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Today I had the pleasure of working with a team of Designers at Moment for a fun lunchtime session of Origami and Origami Diagramming.

This session seems to have built on last night’s lecture at Pivotal Labs, hosted by Anders Ramsay, where designers from Pivotal and Moment showed how they wireframe in Adobe Illustrator. What’s cool about origami diagramming is that it puts into sharp relief the idea of describing a dynamic process using static images. My theoretical basis for describing this process comes directly from Scott McCloud:

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It’s all about the blood in the gutter. There is action shown, and action implied. The more explicit we make the story, the less interesting it is…but it becomes more informative. Making exhaustive, explicit wires is exhausting. There were plenty of comments as we went thorough the session about the challenges of describing interstitial states…as well as showing the results of actions and the next actions overlaid together. Smushing too much information into one panel defeats the purpose of making a coherent document. Spreading it all out makes it incomprehensible. Finding the balance is the art…

At the end of the day, my goal in teaching origami and diagramming together is twofold:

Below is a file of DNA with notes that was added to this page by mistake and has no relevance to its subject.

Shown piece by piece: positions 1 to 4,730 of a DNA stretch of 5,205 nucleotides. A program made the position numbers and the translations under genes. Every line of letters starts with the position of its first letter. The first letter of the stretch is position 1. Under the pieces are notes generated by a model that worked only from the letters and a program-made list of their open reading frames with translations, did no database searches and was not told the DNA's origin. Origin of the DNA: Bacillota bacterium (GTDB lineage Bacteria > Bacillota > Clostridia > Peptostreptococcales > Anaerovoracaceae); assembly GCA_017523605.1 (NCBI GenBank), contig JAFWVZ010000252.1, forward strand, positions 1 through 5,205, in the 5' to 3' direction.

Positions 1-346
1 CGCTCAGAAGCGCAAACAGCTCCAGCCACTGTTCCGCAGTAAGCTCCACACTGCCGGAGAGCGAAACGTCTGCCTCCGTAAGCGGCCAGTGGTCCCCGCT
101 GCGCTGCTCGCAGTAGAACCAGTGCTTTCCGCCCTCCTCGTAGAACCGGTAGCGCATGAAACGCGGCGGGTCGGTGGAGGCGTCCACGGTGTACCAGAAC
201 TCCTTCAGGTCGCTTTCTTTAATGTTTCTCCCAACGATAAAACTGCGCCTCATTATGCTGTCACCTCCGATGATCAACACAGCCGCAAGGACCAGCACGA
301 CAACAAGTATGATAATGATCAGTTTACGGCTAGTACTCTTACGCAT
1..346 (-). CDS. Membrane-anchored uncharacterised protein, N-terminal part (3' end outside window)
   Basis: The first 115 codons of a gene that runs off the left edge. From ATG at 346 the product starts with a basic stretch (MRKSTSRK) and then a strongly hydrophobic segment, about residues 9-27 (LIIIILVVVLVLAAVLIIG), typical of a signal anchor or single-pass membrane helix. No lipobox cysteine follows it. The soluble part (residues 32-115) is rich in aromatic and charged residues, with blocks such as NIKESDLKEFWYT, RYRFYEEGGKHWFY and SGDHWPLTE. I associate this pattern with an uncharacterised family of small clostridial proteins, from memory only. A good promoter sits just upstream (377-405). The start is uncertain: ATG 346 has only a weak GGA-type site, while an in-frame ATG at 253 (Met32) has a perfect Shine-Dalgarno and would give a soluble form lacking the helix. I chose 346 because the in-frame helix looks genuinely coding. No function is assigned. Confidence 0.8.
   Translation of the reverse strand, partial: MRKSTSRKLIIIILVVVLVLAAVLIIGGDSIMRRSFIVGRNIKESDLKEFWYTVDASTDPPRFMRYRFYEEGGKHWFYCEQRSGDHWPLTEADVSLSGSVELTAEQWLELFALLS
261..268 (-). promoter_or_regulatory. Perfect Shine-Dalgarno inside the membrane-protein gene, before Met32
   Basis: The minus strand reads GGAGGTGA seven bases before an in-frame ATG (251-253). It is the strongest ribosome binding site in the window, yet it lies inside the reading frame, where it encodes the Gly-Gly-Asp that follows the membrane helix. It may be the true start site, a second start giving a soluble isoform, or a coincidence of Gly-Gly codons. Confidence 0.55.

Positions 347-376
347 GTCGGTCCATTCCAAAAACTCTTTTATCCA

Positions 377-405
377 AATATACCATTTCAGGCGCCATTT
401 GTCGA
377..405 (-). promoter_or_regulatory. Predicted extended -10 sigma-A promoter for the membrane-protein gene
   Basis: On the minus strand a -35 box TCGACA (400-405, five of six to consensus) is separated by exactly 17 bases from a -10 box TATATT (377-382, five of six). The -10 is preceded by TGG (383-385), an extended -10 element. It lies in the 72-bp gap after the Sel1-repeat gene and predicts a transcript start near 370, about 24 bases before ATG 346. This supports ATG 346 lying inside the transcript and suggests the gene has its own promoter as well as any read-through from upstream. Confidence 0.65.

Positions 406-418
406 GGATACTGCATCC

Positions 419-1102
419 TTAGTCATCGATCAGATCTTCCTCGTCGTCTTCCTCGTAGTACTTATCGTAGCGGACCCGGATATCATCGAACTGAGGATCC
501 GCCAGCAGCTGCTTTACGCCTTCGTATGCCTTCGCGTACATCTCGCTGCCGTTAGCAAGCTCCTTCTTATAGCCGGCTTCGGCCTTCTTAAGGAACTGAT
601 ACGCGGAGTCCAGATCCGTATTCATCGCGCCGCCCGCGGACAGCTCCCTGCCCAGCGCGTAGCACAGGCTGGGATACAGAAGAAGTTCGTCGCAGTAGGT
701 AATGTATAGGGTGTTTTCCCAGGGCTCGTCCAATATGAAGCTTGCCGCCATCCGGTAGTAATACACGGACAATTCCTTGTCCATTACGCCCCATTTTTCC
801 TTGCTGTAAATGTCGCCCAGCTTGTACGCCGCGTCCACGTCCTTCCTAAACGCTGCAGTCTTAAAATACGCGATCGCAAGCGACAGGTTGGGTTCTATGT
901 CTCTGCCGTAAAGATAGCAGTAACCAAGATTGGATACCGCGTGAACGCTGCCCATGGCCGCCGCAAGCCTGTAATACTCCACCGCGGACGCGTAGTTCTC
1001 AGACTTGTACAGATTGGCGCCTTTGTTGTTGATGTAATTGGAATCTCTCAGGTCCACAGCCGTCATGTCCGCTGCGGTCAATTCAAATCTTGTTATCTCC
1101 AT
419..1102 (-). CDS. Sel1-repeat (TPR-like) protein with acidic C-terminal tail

1. People should have a record of the model so they can do it again, or teach others.

2. It’s fun and a great way to think about UX documents.

What we learned last night at Pivotal is that there are pain points in the process when we increase the fidelity of the documents or change tools or change people.

Hand sketching, as we did in this session, can make you a bit lazier when more complex diagrams are called for – recreating complex details over and over again gets to be a pain…but it’s warmer and more inviting than a computer sketch. As we increase in fidelity, and have iterations…the documents become chaotic and difficult to wrangle. The tool we start with isn’t always the tool we finish with. Going back and forth between Illustrator, Photoshop and Indesign is a hassle…especially when, in the Agile world, the software should really become the document. In the case of origami, it’s just about getting the folder to the finish line. Making the most lovely diagrams is awesome…but just creating a set of mnemonics for oneself is sufficient in many cases.

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At the end of the day, everyone had some lovely blow-up bunnies and flying birds…photo set of their work to come!